Tiger Woods' Car Crash Caused by Speed, Authorities Say

Authorities say there was no evidence of impairment.

The cause of Tiger Woods' car crash in February that left him hospitalized with serious injuries has been determined. According to Los Angeles County Sheriff Alex Villanueva, the primary cause of the crash was speed.

During a press conference on Wednesday, Villanueva said that Woods was driving 84 to 87 miles per hour during the crash before he hit a tree. Villanueva stressed that "no preferential treatment" was given to Woods and that they were only able to release the findings of the crash with his permission.

Captain of the Lomita Station, James Powers, said the primary cause of the crash was driving at a speed unsafe for the road conditions and the inability to negotiate the curve of the roadway. He said that they did not conduct a field sobriety test at the time because it was inappropriate given the seriousness of Woods' injuries. Powers said that there was no evidence of impairment, alcohol, narcotics or any evidence of medication in the vehicle or on Woods, and that there was no evidence he was on his cell phone or driving during the accident.

In a statement on Wednesday, Woods said he was continuing to focus on his recovery and family following the close of the investigation.

"I am so grateful to both of the good samaritans who came to assist me and called 911," he wrote. "I am also thankful to the LASD Deputies and LA Firefighter/Paramedics, especially LA Sheriff's Deputy Carlos Gonzalez and LAFD Engine Co. #106 Fire Paramedics Smith and Gimenez, for helping me so expertly at the scene and getting me safely to the hospital. I will continue to focus on my recovery and family, and thank everyone for the overwhelming support and encouragement I've received throughout this very difficult time."

Earlier this month, Villanueva said that the investigation into Woods' crash had been completed, but declined to share its findings at the time due to "privacy issues."

"A cause has been determined. The investigation has concluded," he said. "However, we have reached out to Tiger Woods  and his personnel... There's some privacy issues on releasing information on the investigation, so we are going to ask them if they waive the privacy and then we'll be able to do a full release on all the information regarding the accident."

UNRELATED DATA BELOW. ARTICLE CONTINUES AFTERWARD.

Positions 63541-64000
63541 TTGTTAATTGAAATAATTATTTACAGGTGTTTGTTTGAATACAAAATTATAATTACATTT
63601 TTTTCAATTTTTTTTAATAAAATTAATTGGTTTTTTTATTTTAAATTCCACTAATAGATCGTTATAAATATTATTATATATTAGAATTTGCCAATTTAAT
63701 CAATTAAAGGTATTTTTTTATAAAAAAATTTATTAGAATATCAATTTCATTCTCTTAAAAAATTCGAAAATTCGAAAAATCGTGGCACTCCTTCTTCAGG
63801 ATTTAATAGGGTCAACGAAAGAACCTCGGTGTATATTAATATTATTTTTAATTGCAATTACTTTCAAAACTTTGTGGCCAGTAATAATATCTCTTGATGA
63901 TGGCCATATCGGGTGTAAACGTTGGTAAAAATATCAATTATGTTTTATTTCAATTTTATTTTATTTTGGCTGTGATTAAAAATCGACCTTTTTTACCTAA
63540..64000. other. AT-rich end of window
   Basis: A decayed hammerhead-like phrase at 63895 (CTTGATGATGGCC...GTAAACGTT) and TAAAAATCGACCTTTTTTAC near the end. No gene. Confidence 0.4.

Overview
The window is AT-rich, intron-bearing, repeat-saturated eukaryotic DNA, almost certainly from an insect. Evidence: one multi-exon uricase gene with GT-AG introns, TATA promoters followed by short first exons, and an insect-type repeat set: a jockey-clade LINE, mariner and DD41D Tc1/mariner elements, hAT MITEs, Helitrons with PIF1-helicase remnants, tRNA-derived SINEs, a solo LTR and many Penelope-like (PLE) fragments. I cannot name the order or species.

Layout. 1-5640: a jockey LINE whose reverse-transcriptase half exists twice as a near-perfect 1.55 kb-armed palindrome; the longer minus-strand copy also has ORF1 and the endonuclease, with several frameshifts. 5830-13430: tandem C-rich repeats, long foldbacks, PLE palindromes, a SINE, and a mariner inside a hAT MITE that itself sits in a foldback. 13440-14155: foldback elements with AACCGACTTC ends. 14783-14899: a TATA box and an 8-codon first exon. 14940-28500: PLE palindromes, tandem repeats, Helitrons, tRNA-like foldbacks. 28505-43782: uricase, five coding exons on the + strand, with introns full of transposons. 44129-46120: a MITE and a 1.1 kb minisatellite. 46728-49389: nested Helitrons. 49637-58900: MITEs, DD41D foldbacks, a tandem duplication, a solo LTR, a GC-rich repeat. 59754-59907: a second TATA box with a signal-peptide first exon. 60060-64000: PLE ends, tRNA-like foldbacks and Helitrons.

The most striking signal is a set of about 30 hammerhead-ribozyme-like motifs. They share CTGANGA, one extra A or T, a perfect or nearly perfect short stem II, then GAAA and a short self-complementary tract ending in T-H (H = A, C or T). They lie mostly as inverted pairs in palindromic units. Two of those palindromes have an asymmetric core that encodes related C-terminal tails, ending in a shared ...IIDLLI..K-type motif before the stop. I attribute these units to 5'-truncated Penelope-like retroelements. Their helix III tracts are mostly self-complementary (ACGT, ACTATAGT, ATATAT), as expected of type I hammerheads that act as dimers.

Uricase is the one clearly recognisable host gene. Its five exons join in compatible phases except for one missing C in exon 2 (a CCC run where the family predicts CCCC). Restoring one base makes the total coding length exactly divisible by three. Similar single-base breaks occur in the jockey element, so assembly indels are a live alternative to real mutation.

Woods was the sole driver and occupant in the crash, which took place on the border of Rolling Hills Estates and Rancho Palos Verdes in California on Feb. 23. The 45-year-old athlete had to be pulled from his vehicle by firefighters and paramedics and was transported by ambulance to the hospital for his injuries. The vehicle he was driving was totaled after it traveled several hundred feet from the center divider, hit a tree and rolled over several times. Officials said at the time that they suspected speed was a factor in his accident.

"There was no evidence of any impairment whatsoever. He was lucid, no odor of alcohol, no evidence of any medication, narcotics, or anything like that, that would bring that into question," Villanueva previously told reporters when asked if Woods could possibly face reckless driving charges. "This is what it is, an accident."

Meanwhile, Dr. Anish Mahajan -- the Chief Medical Officer at Harbor-UCLA Medical Center where Woods underwent emergency surgery on his leg -- said that he would be undergoing continuing orthopaedic care and recovery at Cedars-Sinai Medical Center in Los Angeles.

"Mr. Woods suffered significant orthopaedic injuries to his right lower extremity that were treated during emergency surgery by Orthopaedic trauma specialists at Harbor-UCLA Medical Center, a level 1 trauma center," Dr. Mahajan said in a statement at the time. "Comminuted open fractures affecting both the upper and lower portions of the tibia and fibula bones were stabilized by inserting a rod into the tibia. Additional injuries to the bones of the foot and ankle were stabilized with a combination of screws and pins. Trauma to the muscle and soft-tissue of the leg required surgical release of the covering of the muscles to relieve pressure due to swelling."

In a statement last month, Woods said he was now recovering at home.

"I am so grateful for the outpouring of support and encouragement that I have received over the past few weeks," he said. "Thank you to the incredible surgeons, doctors, nurses and staff at Harbor-UCLA Medical Center and Cedars Sinai Medical Center. You have all taken such great care of me and I cannot thank you enough. I will be recovering at home and working on getting stronger every day."